I have always been lonely and have regularly felt alone despite the countless faces and voices and communities existing to support me wherever I have been. I have always been maniacal, the door of my sanity slightly ajar. It’s been that way in Cambodia, too, though in many ways, Cambodia life has been like university life. It has been a source of personal growth and education, one concentrated. In many ways, the people that entered and left my life were all in similar positions in life, similar open positions that allowed them to ask big questions and find answers, great and small, in response. I spent the first half of my time in Cambodia living alone in an apartment on the ground floor of a quasi-residential apartment in a shady street in Phnom Penh’s south end. I then moved into an apartment, also in the south end, to the west, near Toul Tom Pong, or Russian Market. I lived with two wonderful roommates, a Belgian working for an NGO, and a Polish freelancer. In many ways, I saw my own loneliness confronted on a regular basis by invitations from friends and loved ones who were always around the corner, always excited about life, always willing to do things. In many ways, the promptness of social living has been different than any other space I’ve lived in, but perhaps it’s because I’ve finally started letting the friends come before me.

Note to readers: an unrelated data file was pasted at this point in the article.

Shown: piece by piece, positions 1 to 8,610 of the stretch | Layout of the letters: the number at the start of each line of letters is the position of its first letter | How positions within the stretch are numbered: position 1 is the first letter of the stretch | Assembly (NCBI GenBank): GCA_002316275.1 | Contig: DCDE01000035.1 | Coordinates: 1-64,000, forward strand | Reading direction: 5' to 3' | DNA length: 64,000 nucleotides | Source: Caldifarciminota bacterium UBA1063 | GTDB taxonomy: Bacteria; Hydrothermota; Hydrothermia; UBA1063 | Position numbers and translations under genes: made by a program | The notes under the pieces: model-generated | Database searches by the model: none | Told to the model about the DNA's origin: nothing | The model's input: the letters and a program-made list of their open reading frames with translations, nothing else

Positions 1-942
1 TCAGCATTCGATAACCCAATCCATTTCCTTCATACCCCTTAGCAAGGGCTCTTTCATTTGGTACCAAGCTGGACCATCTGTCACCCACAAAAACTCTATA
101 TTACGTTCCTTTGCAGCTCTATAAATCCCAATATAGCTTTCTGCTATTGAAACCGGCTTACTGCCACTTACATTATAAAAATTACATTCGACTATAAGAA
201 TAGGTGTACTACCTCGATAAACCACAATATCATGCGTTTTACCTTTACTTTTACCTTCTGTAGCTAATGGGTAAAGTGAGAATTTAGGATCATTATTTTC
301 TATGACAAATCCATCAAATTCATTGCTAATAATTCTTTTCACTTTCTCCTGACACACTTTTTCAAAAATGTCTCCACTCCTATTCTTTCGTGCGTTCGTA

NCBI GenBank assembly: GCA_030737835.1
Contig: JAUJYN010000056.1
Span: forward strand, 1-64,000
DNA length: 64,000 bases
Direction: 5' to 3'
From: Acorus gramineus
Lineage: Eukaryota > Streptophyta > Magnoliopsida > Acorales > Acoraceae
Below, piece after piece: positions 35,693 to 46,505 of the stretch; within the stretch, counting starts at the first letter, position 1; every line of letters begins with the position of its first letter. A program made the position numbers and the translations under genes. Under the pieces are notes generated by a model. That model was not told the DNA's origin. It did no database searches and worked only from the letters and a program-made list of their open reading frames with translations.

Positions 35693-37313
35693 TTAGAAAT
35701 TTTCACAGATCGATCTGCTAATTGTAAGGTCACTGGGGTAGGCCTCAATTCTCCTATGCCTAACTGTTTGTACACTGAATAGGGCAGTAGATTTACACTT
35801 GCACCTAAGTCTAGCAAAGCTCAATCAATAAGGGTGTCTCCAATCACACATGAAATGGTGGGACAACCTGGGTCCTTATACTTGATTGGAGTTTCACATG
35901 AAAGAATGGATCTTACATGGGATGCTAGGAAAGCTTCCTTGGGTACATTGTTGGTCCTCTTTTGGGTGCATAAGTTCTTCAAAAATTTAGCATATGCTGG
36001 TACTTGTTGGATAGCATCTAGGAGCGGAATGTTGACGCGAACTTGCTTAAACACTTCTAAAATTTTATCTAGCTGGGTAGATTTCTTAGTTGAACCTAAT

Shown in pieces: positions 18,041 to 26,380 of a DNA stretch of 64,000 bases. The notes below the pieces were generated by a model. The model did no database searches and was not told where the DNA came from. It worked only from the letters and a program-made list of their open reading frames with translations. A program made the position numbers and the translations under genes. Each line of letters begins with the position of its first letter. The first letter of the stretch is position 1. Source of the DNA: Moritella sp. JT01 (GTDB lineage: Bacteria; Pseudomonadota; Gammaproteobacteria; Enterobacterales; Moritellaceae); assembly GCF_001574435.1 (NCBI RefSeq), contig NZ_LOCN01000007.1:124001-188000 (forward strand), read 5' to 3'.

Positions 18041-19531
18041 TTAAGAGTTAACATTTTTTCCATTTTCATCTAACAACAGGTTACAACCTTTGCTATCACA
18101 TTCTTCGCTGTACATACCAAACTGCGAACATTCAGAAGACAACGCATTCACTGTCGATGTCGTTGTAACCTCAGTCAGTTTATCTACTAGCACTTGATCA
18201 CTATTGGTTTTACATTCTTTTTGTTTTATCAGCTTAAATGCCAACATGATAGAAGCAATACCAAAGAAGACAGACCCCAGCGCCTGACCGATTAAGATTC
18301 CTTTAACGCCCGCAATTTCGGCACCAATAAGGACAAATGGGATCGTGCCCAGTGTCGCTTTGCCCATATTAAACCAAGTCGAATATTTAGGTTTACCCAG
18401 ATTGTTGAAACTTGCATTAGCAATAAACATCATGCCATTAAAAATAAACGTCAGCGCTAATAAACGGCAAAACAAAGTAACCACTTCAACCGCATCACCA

“Will you come back?”

I really want to. There was a cool breeze tickling my arms.

“You’re going to be missed by a lot of people.”

My life has been a life of movement. I have put significant thought into “settling down” since I came here, despite how a life in Cambodia often provides the conflicting viewpoints of people settling and people in flux (as does anywhere else, of course, but particularly so here, with significantly strict cultural norms and the entering and exiting of so many individuals from foreign lands). I have thought of what settling can do for me. What can happen if you downsize certain elements of your life? What can happen if you focus, put greater attention into certain ideas, values, systems, projects, works? What can happen if you slow down a bit? Will that help life? Yesterday I watched five movies and packed my bags, getting rid of a lot of my things, preparing a lot of clothes to be donated. It felt relaxing to invest so much time into being an observer, rather than a creator, the “active principle” in the situation. Some of my favorite moments in Cambodia have been those on a beach, or at a pool, where every other activity in life vanished. Other favorite moments were on the dance floor, where I could transform into the crazed dancing dude I am. Our most highly-prized inner natures are sometimes those that we don’t talk about that often, those we reserve for the unique experiences that inspire them.

Difference comes in many forms.

Count the types of mangos grown.

Beggars and the elite dance on the same streets.